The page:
A Little Goes a Long Way: Using Short Films in the Classroom

by Audrey Lundahl

As instructors in feminist-minded classrooms, our goals are lofty. Robbin D. Crabtree, David Alan Sapp, and Adela C. Licona write in their introduction to Feminist Pedagogy that “feminist classrooms create environments where students and teachers examine relationships of power in culture, where dichotomies of either-or can be rejected and replaced with the ability to problematize common-sense viewpoints, discover similarities within difference, and learn to understand phenomena through multiple lenses.” And, furthermore, “feminist pedagogy seeks not only to enhance students’ conceptual learning but also to promote consciousness-raising, personal growth, and social responsibility.”1 For Crabtree, Sapp, and Licona, feminist classrooms serve as spaces for students to examine power structures and dominant norms while also examining their own ways of thinking. My own teaching goals as an instructor in English and women’s studies often include exposing students to new ideas and asking them to think critically about their own assumptions and ways of knowing, to consider global perspectives, and to develop a sense of social justice. And all of this in fewer than three hours a week of class time!

To accomplish these pedagogical objectives I often rely on documentary films to help introduce students to complex issues and perspectives. Visual media allows us to view other or multiple perspectives—sometimes intimately—and find ways to connect across difference with different subjects. Cheryl Radeloff and Barbara Bergman write, “visual media have the ability to illuminate lived experiences in a way that lecture cannot.”2 Through use of such media in the classroom, students can relate to voices from around the world while also asking critical questions about how media are produced and what may be left out. However, with such little time it is difficult to include many feature-length films, and I find myself looking for shorter media resources that are rich in content to spark discussion and nurture transformative learning.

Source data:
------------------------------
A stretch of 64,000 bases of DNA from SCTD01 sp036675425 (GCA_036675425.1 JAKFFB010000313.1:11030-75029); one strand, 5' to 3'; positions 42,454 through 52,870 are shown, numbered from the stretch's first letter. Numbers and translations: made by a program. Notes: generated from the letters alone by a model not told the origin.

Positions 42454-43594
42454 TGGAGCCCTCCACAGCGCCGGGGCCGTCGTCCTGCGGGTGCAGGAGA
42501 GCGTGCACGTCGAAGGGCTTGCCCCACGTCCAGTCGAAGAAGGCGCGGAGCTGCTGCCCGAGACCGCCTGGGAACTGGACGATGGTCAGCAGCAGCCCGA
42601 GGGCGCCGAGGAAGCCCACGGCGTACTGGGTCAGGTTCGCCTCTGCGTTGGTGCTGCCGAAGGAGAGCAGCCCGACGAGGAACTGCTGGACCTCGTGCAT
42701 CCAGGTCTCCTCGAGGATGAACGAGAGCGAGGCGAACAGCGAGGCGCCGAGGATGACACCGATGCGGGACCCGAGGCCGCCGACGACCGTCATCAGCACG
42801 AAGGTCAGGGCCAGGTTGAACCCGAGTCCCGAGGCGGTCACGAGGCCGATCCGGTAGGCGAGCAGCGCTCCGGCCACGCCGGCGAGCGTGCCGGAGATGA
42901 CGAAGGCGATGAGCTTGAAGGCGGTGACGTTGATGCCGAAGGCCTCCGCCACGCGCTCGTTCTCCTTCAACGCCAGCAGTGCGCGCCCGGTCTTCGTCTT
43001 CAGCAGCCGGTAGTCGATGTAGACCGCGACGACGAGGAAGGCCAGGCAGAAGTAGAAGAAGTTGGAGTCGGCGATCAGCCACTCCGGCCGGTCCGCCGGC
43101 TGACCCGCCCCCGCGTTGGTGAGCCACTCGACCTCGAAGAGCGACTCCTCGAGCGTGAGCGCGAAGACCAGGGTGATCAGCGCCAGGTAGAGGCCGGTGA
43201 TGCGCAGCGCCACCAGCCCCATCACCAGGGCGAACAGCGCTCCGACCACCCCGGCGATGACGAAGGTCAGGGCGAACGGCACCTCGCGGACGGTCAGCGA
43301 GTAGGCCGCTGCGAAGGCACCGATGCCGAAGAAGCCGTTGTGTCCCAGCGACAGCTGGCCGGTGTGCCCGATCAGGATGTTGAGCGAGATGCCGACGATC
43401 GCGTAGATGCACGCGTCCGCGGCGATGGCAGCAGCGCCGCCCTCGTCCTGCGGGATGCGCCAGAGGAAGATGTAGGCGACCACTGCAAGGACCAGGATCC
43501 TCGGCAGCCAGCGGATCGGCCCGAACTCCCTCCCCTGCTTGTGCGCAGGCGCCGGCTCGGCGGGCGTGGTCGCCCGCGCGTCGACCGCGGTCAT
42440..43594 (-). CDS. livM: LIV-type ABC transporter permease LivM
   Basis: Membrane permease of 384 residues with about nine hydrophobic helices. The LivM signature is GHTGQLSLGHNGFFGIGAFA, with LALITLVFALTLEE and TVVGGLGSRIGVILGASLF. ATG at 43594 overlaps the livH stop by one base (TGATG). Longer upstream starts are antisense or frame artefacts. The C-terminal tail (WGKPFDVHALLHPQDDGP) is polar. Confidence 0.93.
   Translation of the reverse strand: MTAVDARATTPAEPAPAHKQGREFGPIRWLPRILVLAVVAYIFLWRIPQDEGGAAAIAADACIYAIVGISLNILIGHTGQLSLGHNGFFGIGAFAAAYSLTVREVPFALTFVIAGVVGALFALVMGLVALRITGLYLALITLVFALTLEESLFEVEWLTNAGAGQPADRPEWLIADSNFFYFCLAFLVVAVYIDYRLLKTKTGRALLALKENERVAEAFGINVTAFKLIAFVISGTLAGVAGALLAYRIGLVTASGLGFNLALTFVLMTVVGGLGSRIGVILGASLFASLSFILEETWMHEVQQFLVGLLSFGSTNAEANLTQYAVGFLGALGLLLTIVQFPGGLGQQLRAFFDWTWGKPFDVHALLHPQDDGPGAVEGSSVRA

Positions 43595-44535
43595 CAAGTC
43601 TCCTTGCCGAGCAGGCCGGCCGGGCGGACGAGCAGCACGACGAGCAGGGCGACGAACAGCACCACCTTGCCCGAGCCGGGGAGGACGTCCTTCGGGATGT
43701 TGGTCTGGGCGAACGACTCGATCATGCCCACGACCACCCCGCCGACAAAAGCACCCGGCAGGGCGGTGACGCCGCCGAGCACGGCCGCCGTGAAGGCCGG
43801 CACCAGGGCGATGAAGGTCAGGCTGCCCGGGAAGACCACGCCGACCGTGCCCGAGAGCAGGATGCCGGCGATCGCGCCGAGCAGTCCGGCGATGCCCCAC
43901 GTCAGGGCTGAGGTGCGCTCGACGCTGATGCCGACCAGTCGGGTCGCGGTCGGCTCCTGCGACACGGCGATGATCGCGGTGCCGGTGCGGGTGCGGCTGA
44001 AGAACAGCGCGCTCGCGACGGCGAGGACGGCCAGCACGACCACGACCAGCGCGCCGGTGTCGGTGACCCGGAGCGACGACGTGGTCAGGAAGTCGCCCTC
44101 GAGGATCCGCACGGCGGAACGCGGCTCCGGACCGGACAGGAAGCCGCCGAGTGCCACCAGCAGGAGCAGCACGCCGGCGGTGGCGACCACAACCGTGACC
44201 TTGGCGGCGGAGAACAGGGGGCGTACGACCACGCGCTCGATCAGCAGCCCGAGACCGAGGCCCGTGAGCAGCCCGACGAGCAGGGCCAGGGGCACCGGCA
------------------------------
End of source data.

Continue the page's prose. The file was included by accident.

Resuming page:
In my introductory women’s and gender studies course, for example, I use the TED Talk given by Cameron Russell, a successful model, to spark discussions about gender, race, the politics of representation, and privilege.3 Russell uses her personal experience as a working model to argue that beauty standards in the media are perpetuated through carefully constructed images of thin, white women. Further emphasizing race privilege, she starkly contrasts the way men of color have been stopped and frisked more than white men in New York City under the stop-and-frisk law. This short speech, which is rich in visual imagery, encourages students to question beauty standards from someone whom they see as having authority to talk about this topic and provides a way for them to confront their own privilege.

This video allows me, as an instructor, to bring new perspectives into the classroom because when I show visual media, I feel as if I’m team-teaching with the speakers, subjects, and filmmakers. Together, my team and I can offer new ways of seeing the world and show students how to question dominant thinking. When films explore transnational perspectives, for example, students can embrace difference and find commonalities with communities or people they may otherwise see as other. Additionally, because visual media tends to keep students interested, they may be more likely to do this work toward inner growth that Crabtree, Sapp, and Licona write about.

When I conceived of this special feature for Films for the Feminist Classroom, I prompted authors to think about the value of short films and media by asking some questions: What is the value of using videos, and specifically short videos, in the classroom? What specific media have you used to foster conversations in the classroom? How can short videos bring new voices and perspectives into classroom dialogue? How do you create context around media for students?